"The data presented today show the potentially profound benefit that treatment with inotersen may provide to people suffering from hATTR - a devastating and progressive disease that robs people of their independence and dignity," said Dr.
The NEURO-TTR study met both co-primary endpoints, the Norfolk QoL-DN, a validated instrument for physician-assessed quality of life, and mNIS+7, a validated instrument for evaluating hATTR disease severity. Consistent and significant benefit compared to placebo was observed in both co-primary endpoints at both eight months and 15 months. In addition, consistent and significant benefit was observed in both endpoints independent of disease stage, types of mutation, previous use of TTR stabilizers or presence of cardiomyopathy. Compared to placebo-treated patients, inotersen-treated patients experienced substantial and statistically significant benefits, including:
- A mean 11.68-point and a mean 6.14-point benefit compared to placebo in Norfolk QoL-DN at 15 months and eight months respectively (p=0.0006, p=0.032).
- A mean 3.59-point clinically meaningful benefit compared to placebo in the
SF-36 Health Surveyat 15 months (p=0.006). SF-36 is a commonly used and validated QoL instrument for assessing general health status across eight domains of health.
- A mean 19.73-point and a mean 8.69-point benefit compared to placebo in mNIS+7 at 15 months and eight months respectively (p=0.00000004, p=0.0005).
- Encouraging benefit compared to placebo in multiple cardiac measures in patients with significant cardiac disease at baseline (interventricular septum thickness, IVS ≥ 1.5 cm), including left ventricle mass (p=0.0288), IVS (p=0.0150), posterior wall thickness (p=0.0425), and trends in favor of inotersen treatment vs. placebo treatment in global longitudinal strain.
- Significant benefit compared to placebo in patients with cardiac disease at baseline in both primary endpoints (Norfolk QoL-DN, p=0.036 and mNIS+7, p<0.001) and in the
SF-36 Health Surveyendpoint (p=0.025) at 15 months.
Two key safety issues were identified during the study: thrombocytopenia and safety signals related to renal function. Enhanced monitoring was implemented during the study to support early detection and management of these issues. Serious platelet and renal events were infrequent and easily managed with routine monitoring, which has proven effective since implementation. Other serious adverse events were observed in 24.1% of inotersen-treated patients and 21.7% of placebo-treated patients. No cumulative toxicities have been identified with long-term exposure.
Adverse events occurring in ≥10% of patients and twice as frequently in inotersen-treated patients compared with placebo-treated patients, included thrombocytopenia/platelet count decreases, nausea, pyrexia, chills, vomiting and anemia. Injection site reactions accounted for less than 1% of all injections and were mild or moderate in severity. There were no discontinuations due to injection site reactions.
The overall mortality rate in the NEURO-TTR study was 2.9% and was lower than mortality rates reported in other studies in hATTR patients. There was a total of five deaths in the study, five (4.7%) in the inotersen arm and zero in the placebo arm. Four deaths in the inotersen arm were associated with disease progression and considered unrelated to treatment. As previously reported, there was one fatal intracranial hemorrhage in conjunction with serious thrombocytopenia. No serious thrombocytopenia was observed following implementation of more frequent monitoring.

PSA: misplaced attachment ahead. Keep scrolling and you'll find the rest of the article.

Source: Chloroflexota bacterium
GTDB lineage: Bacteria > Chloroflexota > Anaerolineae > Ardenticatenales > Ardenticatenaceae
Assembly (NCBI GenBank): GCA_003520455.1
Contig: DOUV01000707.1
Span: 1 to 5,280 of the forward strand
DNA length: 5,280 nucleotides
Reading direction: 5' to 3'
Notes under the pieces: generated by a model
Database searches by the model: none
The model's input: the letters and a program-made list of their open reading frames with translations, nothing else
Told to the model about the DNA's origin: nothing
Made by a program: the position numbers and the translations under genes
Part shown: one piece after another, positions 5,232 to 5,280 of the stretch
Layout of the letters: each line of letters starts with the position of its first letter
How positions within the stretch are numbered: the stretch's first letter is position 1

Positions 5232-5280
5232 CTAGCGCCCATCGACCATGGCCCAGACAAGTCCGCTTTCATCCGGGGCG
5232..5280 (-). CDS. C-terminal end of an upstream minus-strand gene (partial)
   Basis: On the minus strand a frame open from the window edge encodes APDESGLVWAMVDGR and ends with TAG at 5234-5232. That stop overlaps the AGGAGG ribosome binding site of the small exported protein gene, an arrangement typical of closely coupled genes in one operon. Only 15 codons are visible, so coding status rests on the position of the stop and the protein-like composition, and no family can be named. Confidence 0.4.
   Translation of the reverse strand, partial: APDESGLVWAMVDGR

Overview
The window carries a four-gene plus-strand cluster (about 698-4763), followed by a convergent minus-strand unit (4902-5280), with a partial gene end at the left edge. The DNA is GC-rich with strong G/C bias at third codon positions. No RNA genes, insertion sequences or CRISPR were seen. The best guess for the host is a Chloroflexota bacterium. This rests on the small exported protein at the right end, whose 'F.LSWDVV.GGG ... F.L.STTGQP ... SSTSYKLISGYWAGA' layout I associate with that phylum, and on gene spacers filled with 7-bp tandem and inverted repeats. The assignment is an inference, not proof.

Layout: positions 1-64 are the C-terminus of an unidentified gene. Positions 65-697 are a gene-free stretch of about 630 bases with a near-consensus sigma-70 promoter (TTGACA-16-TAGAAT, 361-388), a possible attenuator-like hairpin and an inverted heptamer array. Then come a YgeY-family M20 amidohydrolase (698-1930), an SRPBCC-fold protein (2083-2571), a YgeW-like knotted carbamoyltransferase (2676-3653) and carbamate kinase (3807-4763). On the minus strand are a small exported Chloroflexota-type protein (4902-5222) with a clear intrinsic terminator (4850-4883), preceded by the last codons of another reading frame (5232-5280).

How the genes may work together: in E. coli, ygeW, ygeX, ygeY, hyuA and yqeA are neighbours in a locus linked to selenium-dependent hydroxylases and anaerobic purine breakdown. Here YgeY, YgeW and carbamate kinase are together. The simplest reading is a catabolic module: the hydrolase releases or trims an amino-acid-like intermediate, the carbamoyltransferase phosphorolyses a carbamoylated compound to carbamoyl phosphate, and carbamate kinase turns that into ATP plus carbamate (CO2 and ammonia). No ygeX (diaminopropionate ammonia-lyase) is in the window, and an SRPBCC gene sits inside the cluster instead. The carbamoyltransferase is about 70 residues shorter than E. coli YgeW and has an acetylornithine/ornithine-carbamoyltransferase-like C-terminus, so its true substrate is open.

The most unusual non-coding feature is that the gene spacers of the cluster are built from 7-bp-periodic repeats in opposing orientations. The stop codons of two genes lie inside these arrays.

"The results from the NEURO-TTR study support a favorable benefit-risk profile for inotersen in patients with hATTR. We believe inotersen has the potential to give people living with this devastating, progressive, fatal disease new hope and the ability to regain freedom from the burden of their disease," said
Inotersen is an antisense drug designed to reduce the production of transthyretin, or TTR, to treat patients with TTR amyloidosis (ATTR), a severe, rare and fatal disease. In patients with ATTR, both the mutant and wild type (wt), TTR builds up as fibrils in tissues, such as the peripheral nerves, heart, gastrointestinal system, eyes, kidneys, central nervous system, thyroid and bone marrow. The presence of TTR fibrils interferes with the normal functions of these tissues. As the TTR protein fibrils enlarge, more tissue damage occurs and the disease worsens, resulting in poor quality of life and eventually death.
ABOUT INOTERSEN PHASE 3 CLINICAL STUDY
Inotersen completed a Phase 3 study, NEURO-TTR, in patients with polyneuropathy due to hereditary TTR amyloidosis (hATTR) in
Ionis is the leading company in RNA-targeted drug discovery and development focused on developing drugs for patients who have the highest unmet medical needs, such as those patients with severe and rare diseases. Using its proprietary antisense technology, Ionis has created a large pipeline of first-in-class or best-in-class drugs, with over three dozen drugs in development. SPINRAZA® (nusinersen) has been approved in global markets for the treatment of spinal muscular atrophy (SMA). Biogen is responsible for commercializing SPINRAZA. Drugs that have successfully completed Phase 3 studies include inotersen, an antisense drug Ionis is developing to treat patients with hereditary TTR amyloidosis (hATTR), and volanesorsen, an antisense drug discovered by Ionis and co-developed by Ionis and
IONIS' FORWARD-LOOKING STATEMENT
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Ionis Pharmaceuticals Investor and Media Contacts: D. Wade Walke, Ph.D., Vice President, Corporate Communications and Investor Relations, 760-603-274; Alissa Santa Maria, Assistant Director, Corporate Development, 760-603-2643; Jennifer Capuzelo, Assistant Director, Corporate Communications and Investor Relations, 760-603-2606